Michael Van Valkenburg Associates (MVVA) and Thomas Phifer & Partners have been announced as winners of an international competition set to transform 15 blocks of the neglected Waller Creek in downtown Austin, Texas, into a vibrant local attraction. Co-sponsored by the nonprofit Waller Creek Conservancy and the City of Austin, the ambitious project intends to spearhead redevelopment within the city’s central business district with the 1.5 mile urban scheme that represents approximately 11 percent of Austin’s downtown. “Today, we glimpse a transformation of Austin through a new community gathering place. This design team selection illustrates our City’s desire for great civic space, unique culture and opportunity for interaction with nature,” Austin Mayor Pro Tem Sheryl Cole said during the City Hall announcement. “We look forward to each new milestone of this development.”
The jury lauded Michael Van Valkenburg and Thomas Phifer & Partners’ winning scheme for it’s ability to reflect the environmental and cultural contexts of Austin, while stimulating social interaction and restoring the creek’s natural beauty. The innovative redesign will re-engage the urban core and expand a renewed Waller Creek into a Chain of Parks embedded in five connected districts: The Lattice, The Grove, The Narrows, The Refuge, and The Confluence. The Lattice: A lattice of six lightweight and easily deployable trail bridges spans the mouth of Waller Creek and forms the southernmost link of the Chain. Situated at the liminal space between Lake and Creek, the Lattice becomes a vital green link between downtown, East Austin, and the Hike and Bike Trail, and inspires an entirely new set of rituals for walking, running, biking, socializing and commuting.
The Grove: A new grove of live oaks fills a broad slope descending from street level to the creek. Locally quarried block is used as the formwork for the concrete walls lining the cut, offering shaded pedestrian coves. The Grove hosts a tremendous variety of community programs, both planned and spontaneous, including movie nights, open-air markets and outdoor exhibitions. The Narrows: At the center of the chain lies the Narrows, an area of new development along the banks of Waller Creek, enabled by the Waller Creek tunnel project’s elimination of the threat of flood. Following the cues of the Boiling Pot balcony and Easy Tiger patio, creek-facing properties may make use of new opportunities for outdoor seating, retail and art spaces within the existing architecture lining the creek. The spatial configuration of the Narrows incentivizes new development while maintaining the character of the Austin patio lifestyle. The Refuge: Presenting a unique opportunity for discovery and exploration, the Habitat Refuge – an extended 8th Street Bridge – offers a distinctive model for the way in which new urban infrastructure can sustain rather than weaken the natural environment in which it sits. The bridge pier is engineered as an “ecological machine” that treats stormwater from the roadway and adjacent development before discharging it into a wetland habitat, alluringly housed in a sculptural structure that hosts explorations of creek habitat led by local educational programs. Complementing the refuge is an island park in the creek, created by seizing the opportunity offered by the imminent relocation of the Austin Police Headquarters. A flat, commodious island created by splitting Waller Creek north of 8th Street offers year-round park activities and accommodates small planned events.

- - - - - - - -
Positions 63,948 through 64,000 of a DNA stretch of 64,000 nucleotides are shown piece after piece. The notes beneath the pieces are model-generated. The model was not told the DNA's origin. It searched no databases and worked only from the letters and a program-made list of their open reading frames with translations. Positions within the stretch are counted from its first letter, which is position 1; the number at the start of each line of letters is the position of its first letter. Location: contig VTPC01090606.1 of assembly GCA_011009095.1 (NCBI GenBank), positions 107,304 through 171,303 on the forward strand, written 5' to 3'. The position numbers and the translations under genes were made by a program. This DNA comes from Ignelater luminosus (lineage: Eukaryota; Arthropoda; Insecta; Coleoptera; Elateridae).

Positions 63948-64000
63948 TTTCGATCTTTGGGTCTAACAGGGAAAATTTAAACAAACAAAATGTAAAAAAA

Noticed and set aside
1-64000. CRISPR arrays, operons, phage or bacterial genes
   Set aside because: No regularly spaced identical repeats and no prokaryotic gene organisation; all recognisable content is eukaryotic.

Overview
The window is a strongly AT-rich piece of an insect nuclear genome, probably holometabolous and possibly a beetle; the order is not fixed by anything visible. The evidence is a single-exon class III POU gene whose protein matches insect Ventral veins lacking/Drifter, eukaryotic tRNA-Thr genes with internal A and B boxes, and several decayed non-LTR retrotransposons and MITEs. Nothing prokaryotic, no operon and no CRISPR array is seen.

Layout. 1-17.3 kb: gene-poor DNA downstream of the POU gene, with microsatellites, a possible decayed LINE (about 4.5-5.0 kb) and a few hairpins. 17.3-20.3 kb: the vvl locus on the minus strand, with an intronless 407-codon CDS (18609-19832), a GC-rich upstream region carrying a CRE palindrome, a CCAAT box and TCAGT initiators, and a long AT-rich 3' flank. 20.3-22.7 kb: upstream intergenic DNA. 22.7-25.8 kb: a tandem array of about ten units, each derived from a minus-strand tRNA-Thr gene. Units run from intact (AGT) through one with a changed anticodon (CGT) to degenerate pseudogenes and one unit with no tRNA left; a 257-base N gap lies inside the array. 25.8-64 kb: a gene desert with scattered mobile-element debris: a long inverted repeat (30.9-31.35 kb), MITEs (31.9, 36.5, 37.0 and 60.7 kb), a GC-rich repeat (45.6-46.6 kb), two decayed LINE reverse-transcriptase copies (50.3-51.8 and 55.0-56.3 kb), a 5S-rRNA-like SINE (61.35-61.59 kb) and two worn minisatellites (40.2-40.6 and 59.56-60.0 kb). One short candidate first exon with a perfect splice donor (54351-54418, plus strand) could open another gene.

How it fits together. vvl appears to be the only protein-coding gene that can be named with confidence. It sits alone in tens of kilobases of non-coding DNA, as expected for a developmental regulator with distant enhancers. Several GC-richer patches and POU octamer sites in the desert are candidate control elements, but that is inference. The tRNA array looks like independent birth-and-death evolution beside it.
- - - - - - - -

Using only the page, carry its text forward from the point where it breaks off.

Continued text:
The Confluence: The chain’s final link is the Confluence. Here, the concrete vane for the tunnel approach channel is used as a structural support for a new lawn that floats out over the water, reclaiming parkland that would be otherwise lost to the tunnel project. A rebuilt 12th Street bridge creates space for a bicycle trail and pedestrian walks embedded within a cypress wetland that includes a constructed spring out of which Waller Creek flows. Seemingly floating atop the tunnel inlet structure is the Poppy, a lightweight and luminous bandshell pavilion that creates a new icon for Austin and diversifies music programming in the park. The Poppy is itself the site of confluence: a coming together of water, landscape, music and people, staking its claim as a premier center of public life of Austin.
A construction schedule is yet to be determined. However, conservancy officials expect construction will cost between $50 and $60 million. In addition, future work will complement more than $200 million in municipal infrastructure improvements either underway or planned. Reference: Waller Creek